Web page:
The Potential Impact of the People’s Rights Amendment Goes Far Beyond Restricting Freedom of Speech

Co-blogger Eugene Volokh has an excellent post on how the proposed People’s Rights Amendment threatens freedom of speech. But it’s important to recognize that the proposal goes far beyond denying free speech rights to entities organized as corporations. It would deny them all other constitutional rights as well. Section 1 of the proposed amendment states that the “the rights protected by this Constitution” are limited to “the rights of natural persons.” Notice that this is not limited to free speech rights or even to First Amendment rights generally. Section 2 emphasizes that “People, person, or persons as used in this Constitution does not include corporations, limited liability companies or other corporate entities established by the laws of any state, the United States, or any foreign state.” Notice that this is not limited to for-profit corporations lobbying for their narrow self-interest. It applies to all corporations of any kind, including nonprofits, media corporations, churches, and others.

Thus, the PRA would deny all constitutional rights to all entities organized as corporations. If the Amendment passes, government would be free to search corporate-owned premises at will, restrict freedom of religion at houses of worship owned by corporate entities (which includes most churches), condemn corporate-owned property for private uses and without paying compensation, and so on. This result is consistent with the logic of those who criticize the Citizens United decision on the grounds that corporations don’t have First Amendment rights because they aren’t “real” people. If this reasoning is correct with respect to the First Amendment, it surely applies to other constitutional rights too. But even dedicated supporters of campaign finance regulations might wonder whether those laws are so wonderful that their protection justifies the sweeping restrictions on all other constitutional rights embodied in the People’s Rights Amendment.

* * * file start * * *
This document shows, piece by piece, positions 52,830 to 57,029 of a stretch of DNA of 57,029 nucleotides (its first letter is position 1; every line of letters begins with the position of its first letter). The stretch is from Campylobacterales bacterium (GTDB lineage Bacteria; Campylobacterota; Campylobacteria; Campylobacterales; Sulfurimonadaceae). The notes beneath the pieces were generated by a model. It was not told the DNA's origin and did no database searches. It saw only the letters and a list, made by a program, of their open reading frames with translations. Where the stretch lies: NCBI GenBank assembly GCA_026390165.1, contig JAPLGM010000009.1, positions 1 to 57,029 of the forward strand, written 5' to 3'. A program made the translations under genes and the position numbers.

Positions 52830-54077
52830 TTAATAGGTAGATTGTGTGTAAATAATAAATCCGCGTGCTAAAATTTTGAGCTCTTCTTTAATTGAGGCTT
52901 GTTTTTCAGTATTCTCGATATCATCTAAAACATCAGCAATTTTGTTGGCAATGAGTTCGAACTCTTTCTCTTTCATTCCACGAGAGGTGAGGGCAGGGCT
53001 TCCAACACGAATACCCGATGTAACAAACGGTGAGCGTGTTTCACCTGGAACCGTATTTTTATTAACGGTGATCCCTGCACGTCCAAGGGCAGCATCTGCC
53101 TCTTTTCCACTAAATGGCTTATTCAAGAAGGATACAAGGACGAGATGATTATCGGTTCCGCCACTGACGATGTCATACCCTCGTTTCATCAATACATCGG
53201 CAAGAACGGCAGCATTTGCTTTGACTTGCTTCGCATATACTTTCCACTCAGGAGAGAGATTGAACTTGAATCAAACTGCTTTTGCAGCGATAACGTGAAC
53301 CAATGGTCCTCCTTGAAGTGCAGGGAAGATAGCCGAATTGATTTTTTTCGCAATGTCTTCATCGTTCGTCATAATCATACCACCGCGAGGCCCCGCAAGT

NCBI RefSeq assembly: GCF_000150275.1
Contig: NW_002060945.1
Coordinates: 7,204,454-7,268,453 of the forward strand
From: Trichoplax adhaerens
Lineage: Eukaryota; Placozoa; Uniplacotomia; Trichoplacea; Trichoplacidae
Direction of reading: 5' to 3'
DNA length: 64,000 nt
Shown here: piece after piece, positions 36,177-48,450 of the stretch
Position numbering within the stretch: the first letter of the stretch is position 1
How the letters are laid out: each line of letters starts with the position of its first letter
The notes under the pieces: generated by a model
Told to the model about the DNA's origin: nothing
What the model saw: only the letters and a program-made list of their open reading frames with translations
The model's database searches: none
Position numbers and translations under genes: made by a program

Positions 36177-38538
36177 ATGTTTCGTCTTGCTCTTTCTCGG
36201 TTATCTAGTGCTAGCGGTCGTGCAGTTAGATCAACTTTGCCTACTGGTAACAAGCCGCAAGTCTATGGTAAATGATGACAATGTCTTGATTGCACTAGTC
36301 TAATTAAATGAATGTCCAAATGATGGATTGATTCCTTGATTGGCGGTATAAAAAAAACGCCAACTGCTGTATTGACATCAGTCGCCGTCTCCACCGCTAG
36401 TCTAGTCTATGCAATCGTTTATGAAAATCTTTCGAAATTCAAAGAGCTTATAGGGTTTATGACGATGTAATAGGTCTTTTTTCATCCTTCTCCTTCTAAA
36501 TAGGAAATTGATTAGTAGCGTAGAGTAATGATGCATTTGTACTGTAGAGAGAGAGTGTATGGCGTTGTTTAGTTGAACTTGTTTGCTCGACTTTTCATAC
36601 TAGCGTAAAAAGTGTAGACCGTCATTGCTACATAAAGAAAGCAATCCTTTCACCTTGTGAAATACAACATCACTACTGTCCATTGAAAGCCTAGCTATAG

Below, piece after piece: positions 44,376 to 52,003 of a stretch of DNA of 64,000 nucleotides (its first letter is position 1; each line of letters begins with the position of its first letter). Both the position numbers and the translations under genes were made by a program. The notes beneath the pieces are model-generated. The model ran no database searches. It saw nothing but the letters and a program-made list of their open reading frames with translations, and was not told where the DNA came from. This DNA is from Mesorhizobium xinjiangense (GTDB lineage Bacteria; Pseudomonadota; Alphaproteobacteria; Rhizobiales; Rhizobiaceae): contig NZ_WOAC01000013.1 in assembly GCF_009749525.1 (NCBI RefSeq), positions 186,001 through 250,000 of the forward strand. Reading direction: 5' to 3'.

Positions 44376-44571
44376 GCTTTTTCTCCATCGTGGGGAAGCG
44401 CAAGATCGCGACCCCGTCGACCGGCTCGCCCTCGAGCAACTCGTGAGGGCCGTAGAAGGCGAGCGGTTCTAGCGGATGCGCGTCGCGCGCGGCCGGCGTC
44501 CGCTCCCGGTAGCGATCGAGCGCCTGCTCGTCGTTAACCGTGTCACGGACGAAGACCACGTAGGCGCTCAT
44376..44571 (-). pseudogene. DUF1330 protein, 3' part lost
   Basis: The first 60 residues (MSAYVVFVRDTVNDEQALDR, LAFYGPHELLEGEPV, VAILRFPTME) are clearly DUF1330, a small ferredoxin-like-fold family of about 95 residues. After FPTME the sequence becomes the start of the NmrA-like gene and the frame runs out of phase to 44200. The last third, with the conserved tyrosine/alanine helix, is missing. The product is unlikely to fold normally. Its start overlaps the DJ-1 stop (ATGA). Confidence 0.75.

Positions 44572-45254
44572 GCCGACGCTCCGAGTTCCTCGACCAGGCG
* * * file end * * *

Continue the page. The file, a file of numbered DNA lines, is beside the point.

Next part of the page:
Unfortunately, this dangerous result is not precluded by Section 3 of the PRA, which states that “Nothing contained herein shall be construed to limit the people‚Äôs rights of freedom of speech, freedom of the press, free exercise of religion, and such other rights of the people.” Section 3 protects the rights of “the people.” The preceding Section 2 stated that “People, person, or persons as used in this Constitution does not include corporations.” Presumably, that rule applies to the use of “people” in Section 3, which there also does “not include corporations.” If, on the other hand, the reference to “people” in Section 3 does apply to corporations, then the entire PRA would have no effect at all, since Section 3 would preserve from limitation any constitutional rights to which corporations were entitled before the PRA.

Another possible way to mitigate the effects of the PRA would be for courts to rule that the rights of corporations are really just the rights of the natural persons who own them. If so, people organized as corporations qualify as “natural” persons too. I think that is the correct interpretation of the status of “corporate” rights under our present Constitution. But adopting this idea as an interpretation of the PRA would completely undermine the whole point of the Amendment, which is precisely to deny constitutional rights to organizations utilizing the corporate form.

UPDATE: Before writing this post, I had not noticed that Eugene had made some of the same points in this April 20 post. I apologize for any excessive duplication.

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